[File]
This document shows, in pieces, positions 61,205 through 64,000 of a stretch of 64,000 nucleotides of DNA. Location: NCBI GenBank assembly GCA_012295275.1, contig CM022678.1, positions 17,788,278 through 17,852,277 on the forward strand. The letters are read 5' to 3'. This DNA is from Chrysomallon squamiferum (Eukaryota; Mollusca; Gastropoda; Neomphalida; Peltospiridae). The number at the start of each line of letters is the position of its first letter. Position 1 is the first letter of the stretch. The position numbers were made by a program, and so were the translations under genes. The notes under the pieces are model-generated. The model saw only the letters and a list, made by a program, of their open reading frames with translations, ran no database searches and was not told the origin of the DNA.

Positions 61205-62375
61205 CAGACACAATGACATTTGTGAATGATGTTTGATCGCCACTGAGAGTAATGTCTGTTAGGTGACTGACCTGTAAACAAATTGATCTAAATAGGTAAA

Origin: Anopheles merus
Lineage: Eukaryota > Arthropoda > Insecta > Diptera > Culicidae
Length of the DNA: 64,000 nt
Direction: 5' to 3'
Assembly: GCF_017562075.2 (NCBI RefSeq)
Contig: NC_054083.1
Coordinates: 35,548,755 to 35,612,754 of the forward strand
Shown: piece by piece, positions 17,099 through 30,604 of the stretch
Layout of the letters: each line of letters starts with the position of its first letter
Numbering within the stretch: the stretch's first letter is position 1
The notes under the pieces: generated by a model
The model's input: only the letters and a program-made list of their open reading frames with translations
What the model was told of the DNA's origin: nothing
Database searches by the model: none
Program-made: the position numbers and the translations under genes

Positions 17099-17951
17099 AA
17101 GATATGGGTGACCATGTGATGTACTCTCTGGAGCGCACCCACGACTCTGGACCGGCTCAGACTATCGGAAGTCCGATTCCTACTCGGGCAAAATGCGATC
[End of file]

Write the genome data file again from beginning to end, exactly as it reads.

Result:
This document shows, in pieces, positions 61,205 through 64,000 of a stretch of 64,000 nucleotides of DNA. Location: NCBI GenBank assembly GCA_012295275.1, contig CM022678.1, positions 17,788,278 through 17,852,277 on the forward strand. The letters are read 5' to 3'. This DNA is from Chrysomallon squamiferum (Eukaryota; Mollusca; Gastropoda; Neomphalida; Peltospiridae). The number at the start of each line of letters is the position of its first letter. Position 1 is the first letter of the stretch. The position numbers were made by a program, and so were the translations under genes. The notes under the pieces are model-generated. The model saw only the letters and a list, made by a program, of their open reading frames with translations, ran no database searches and was not told the origin of the DNA.

Positions 61205-62375
61205 CAGACACAATGACATTTGTGAATGATGTTTGATCGCCACTGAGAGTAATGTCTGTTAGGTGACTGACCTGTAAACAAATTGATCTAAATAGGTAAA

Origin: Anopheles merus
Lineage: Eukaryota > Arthropoda > Insecta > Diptera > Culicidae
Length of the DNA: 64,000 nt
Direction: 5' to 3'
Assembly: GCF_017562075.2 (NCBI RefSeq)
Contig: NC_054083.1
Coordinates: 35,548,755 to 35,612,754 of the forward strand
Shown: piece by piece, positions 17,099 through 30,604 of the stretch
Layout of the letters: each line of letters starts with the position of its first letter
Numbering within the stretch: the stretch's first letter is position 1
The notes under the pieces: generated by a model
The model's input: only the letters and a program-made list of their open reading frames with translations
What the model was told of the DNA's origin: nothing
Database searches by the model: none
Program-made: the position numbers and the translations under genes

Positions 17099-17951
17099 AA
17101 GATATGGGTGACCATGTGATGTACTCTCTGGAGCGCACCCACGACTCTGGACCGGCTCAGACTATCGGAAGTCCGATTCCTACTCGGGCAAAATGCGATC